2. Develop a plan of action and timetable focusing on development of lab facilities for this degree program; presently no labs dedicated to this program.
  3. Develop a plan of action and timetable focusing on key faculty teaching some of program’s courses a part of load, rather that all through Continuing Education.

Dean’s response (1/27/97 to PRC)

Additional Staffing Action Plan
Action Who Timeline
Develop a 2-year program list of courses to meet the needs Program Director Spring 1997
Determine additional staff needs Program Director and Chair Fall 1997
Consider funding issues Chair and Dean Fall 1997
Lab Facilities Action Plan
Action Who Timeline
Identify needs; equipment and space Program Director and Chairs Fall 1997
Secure funding Chair and Dean Spring 1997-98


Program Strengths

Background:  It is important to note that there are low numbers in survey responses. 

Additionally, there is a shortage of Technology Education teachers in Wisconsin.  This has had a major influence on the program.  The Department of Public Instruction has issued an increased number of emergency licenses over the last decade.  Any teacher teaching under an emergency license must enter an approved teacher certification program and document continued progress toward completion in order to have the license renewed each year.  Approximately two-thirds of the students in the program are currently working on teacher certification.  Implementation of PI-34 (new teacher licensure rule in Wisconsin) in August, 2004 will create new needs for novice teachers.  Future certification laws will require that new teachers establish professional development plans by their third year of teaching.  This contributes to the need/demand for the program and capacity.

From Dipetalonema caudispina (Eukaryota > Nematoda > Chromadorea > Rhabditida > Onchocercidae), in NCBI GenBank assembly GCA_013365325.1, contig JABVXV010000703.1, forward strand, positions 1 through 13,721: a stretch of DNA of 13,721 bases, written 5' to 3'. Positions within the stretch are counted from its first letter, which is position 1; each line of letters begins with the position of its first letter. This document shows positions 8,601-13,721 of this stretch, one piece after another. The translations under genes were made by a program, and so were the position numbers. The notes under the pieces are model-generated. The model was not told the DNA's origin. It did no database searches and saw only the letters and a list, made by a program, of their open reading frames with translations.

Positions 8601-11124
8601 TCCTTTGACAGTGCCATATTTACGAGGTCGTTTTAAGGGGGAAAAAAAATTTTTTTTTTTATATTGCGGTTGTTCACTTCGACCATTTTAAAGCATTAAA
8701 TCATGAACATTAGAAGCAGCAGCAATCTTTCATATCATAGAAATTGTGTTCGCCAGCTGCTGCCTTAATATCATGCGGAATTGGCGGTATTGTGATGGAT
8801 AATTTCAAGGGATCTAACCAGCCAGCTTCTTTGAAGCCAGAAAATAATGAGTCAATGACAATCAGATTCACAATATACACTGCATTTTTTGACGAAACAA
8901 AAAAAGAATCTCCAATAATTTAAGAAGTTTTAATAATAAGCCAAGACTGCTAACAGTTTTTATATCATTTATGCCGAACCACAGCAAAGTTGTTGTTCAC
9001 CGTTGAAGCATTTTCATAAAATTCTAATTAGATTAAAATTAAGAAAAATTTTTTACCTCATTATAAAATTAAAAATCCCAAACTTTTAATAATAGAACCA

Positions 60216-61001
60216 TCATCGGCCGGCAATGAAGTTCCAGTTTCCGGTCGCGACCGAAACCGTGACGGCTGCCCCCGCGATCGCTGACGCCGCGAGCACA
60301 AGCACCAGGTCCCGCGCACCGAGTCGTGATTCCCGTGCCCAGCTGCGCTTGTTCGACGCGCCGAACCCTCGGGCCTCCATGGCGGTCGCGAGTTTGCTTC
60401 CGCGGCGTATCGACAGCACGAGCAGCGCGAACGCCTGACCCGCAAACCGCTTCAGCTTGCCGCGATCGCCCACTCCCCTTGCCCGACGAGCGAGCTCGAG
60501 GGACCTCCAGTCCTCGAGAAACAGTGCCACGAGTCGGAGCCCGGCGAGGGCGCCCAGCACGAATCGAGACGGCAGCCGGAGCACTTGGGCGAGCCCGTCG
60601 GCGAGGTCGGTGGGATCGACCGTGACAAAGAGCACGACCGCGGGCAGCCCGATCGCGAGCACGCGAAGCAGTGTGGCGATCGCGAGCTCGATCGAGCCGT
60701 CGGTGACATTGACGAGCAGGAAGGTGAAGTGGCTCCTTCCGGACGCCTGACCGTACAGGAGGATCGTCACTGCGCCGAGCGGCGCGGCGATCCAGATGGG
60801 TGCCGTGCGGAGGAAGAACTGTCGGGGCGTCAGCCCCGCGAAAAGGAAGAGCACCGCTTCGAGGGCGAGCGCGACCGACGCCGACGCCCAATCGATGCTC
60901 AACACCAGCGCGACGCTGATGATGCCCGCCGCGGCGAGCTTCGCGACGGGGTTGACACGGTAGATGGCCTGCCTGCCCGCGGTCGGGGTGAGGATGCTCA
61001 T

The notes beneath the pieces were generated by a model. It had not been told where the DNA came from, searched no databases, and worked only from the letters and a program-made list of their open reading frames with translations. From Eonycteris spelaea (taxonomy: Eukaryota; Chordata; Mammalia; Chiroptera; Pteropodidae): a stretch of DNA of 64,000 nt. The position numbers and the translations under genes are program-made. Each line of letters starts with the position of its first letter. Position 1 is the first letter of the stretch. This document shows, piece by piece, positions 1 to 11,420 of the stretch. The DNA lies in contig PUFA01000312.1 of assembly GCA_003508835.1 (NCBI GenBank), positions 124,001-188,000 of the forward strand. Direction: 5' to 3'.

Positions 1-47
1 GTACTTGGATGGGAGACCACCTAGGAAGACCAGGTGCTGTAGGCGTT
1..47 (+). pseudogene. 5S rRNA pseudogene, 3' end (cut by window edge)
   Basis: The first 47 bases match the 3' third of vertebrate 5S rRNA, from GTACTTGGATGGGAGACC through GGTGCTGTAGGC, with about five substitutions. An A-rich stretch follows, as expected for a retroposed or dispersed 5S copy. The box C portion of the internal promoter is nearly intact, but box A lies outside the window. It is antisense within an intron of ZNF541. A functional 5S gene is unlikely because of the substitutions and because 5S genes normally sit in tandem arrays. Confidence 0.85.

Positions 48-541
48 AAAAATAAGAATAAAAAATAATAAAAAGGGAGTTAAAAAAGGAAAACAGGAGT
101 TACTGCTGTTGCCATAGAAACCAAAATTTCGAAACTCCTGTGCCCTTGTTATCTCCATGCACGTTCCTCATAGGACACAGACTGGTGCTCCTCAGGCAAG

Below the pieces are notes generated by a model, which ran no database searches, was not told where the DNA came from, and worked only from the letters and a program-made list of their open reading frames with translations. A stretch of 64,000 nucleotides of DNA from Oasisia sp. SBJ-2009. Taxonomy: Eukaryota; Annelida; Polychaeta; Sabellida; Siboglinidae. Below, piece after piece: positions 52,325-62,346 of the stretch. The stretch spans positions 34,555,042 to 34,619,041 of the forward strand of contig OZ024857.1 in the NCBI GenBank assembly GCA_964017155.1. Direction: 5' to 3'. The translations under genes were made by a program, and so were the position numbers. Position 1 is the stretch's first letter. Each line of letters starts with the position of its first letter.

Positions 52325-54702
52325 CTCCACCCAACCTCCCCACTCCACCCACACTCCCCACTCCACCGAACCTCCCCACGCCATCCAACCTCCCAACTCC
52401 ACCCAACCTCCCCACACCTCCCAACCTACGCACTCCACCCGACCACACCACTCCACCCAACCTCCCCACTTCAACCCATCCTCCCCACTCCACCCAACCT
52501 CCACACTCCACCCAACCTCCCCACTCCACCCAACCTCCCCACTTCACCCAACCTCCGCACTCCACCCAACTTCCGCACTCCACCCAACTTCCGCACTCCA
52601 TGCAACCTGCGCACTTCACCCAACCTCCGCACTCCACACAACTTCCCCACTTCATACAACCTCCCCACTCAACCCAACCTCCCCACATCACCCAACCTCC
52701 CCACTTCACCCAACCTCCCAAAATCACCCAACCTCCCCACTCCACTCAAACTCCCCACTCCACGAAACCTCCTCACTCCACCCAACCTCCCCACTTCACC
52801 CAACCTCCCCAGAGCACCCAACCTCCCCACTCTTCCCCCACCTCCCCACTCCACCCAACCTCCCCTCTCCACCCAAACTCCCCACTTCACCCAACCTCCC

1. Graduates consistently report a high level of competency (3.9 or higher) in the following areas:  solve problems, organize information, analyze information, conduct a research/study project, think creatively, use computers in the profession.
  2. Graduates are 100% placed in jobs relating to the program.
  3. Graduates report satisfaction with their career development.
  4. A high level of satisfaction with overall quality of instruction, value of the education, faculty availability and quality of lab equipment is reported.
  5. 100% of graduates report that they would attend Stout if they had it to do over again.
  6. Employers reported being satisfied with the graduates.
  7. The highest areas of current student satisfaction were in the following areas; library, instructors, critical thinking, written communication skills, and overall program quality.